Original post by Zarmeena Waseem for EDUCAUSE
Here are some helpful tips and effective practices for working safely and securely in a remote environment, whether it’s a temporary situation or a permanent transition.
- Use a VPN
Make use of the corporate VPN at your university for an extra layer of security any time you find yourself on a public or unsecured Wi-Fi network (if you are working at a coffee shop or a library, for example). You can usually request access to the company VPN through your IT department. If your institution does not offer a company VPN, check out a thirty-day money-back guarantee offer here.
- Run Your Antivirus Software
If your university provides antivirus software, find out. Some universities equip employee computers with antivirus software or make antivirus software available online for download. You can usually get this information from the IT help desk or the campus security team. If your workplace does not offer antivirus software, MalwareBytes offers a good-quality virus scanner for free and a higher-quality one for purchase after a fourteen-day trial period. Run your antivirus program daily to pick up on any abnormal activity or possibly corrupted/malicious files that need to be quarantined or removed. Keep in mind that your VPN and antivirus software may not play well together. If this is the case, you may need to use one program at a time to make sure each piece of software works effectively. Please consult your help desk for guidance on proper use.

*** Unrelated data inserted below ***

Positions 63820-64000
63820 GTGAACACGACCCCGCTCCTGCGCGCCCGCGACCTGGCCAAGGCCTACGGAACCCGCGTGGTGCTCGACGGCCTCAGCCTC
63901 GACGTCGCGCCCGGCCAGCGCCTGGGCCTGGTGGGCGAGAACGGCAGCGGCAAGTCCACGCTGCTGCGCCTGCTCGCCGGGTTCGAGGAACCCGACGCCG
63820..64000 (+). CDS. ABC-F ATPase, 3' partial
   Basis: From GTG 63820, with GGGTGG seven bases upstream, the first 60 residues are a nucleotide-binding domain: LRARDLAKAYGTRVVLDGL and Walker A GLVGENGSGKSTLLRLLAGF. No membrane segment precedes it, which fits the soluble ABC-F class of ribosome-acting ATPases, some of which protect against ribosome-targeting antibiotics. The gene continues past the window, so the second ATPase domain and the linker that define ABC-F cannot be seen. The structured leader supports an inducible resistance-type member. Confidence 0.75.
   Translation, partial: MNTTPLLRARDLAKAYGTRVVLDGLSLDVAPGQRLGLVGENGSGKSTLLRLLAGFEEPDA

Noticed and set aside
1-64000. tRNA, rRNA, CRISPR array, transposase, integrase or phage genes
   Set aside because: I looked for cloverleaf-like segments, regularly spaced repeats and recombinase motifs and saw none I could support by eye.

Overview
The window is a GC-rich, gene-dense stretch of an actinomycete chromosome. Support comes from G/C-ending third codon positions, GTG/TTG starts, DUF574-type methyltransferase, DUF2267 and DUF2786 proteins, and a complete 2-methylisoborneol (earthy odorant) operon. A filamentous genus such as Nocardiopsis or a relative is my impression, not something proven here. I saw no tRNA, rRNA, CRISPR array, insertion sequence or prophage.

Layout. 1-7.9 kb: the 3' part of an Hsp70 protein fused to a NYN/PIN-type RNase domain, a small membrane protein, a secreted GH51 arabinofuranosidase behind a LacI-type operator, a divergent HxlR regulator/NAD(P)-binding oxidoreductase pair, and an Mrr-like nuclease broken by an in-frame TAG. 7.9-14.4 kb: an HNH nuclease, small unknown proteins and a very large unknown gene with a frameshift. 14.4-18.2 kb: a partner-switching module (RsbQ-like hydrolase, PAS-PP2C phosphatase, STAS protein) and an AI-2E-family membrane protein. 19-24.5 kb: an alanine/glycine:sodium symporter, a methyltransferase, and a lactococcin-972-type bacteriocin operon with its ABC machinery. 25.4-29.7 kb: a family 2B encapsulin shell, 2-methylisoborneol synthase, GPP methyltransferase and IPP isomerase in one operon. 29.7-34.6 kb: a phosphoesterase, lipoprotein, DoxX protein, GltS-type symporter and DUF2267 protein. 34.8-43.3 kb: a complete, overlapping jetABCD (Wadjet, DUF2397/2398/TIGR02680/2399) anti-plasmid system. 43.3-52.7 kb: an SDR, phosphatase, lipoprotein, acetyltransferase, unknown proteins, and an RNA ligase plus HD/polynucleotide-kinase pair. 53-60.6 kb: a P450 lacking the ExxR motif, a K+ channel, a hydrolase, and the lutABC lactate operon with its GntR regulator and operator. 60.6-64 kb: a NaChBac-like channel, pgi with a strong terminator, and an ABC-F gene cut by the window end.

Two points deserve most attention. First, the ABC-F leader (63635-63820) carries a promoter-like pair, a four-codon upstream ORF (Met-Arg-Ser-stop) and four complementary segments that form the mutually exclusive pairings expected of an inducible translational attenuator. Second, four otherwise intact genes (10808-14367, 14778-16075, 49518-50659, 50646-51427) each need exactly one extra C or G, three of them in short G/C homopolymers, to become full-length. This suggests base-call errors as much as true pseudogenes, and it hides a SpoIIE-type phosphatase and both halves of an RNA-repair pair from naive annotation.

- Run Your Updates
Keeping your devices and applications up to date is probably the most underrated way to protect them. It is also the most ignored. Security and software patches are released with most updates. This means that when you ignore an update, you are leaving an application or operating system vulnerable.
- Beware of Phishing or Suspicious Emails
If you encounter suspicious messages or attachments, please forward them to the security team at your institution for further investigation. There has been a surge in malicious online activity as cybercriminals and cyberattackers leverage the heightened fear of the public during the coronavirus pandemic. Online criminals are delivering coronavirus-themed phishing messages via emails, direct messages, and text messages. These messages are often alarmist and include links or attachments with the call to action to “learn more.” Clicking the link often results in account compromise, malware delivery, or something else. As always, slow down and double-check the sender field. If a request seems unreasonable or out of character, do not respond. Contact the sender directly to verify it was them who sent the request or email.
- Use Strong Passwords
Because there are a lot more threats out there during the pandemic, there are plenty of bad actors looking to take over accounts. The easiest way to protect your accounts from being compromised is to use long, complex, and unique passwords. A good rule of thumb is to make sure that your passwords are at least fifteen characters long and include a number, a capital letter, and/or a special character. The easiest way to accomplish this is to use passphrases that only make sense to you.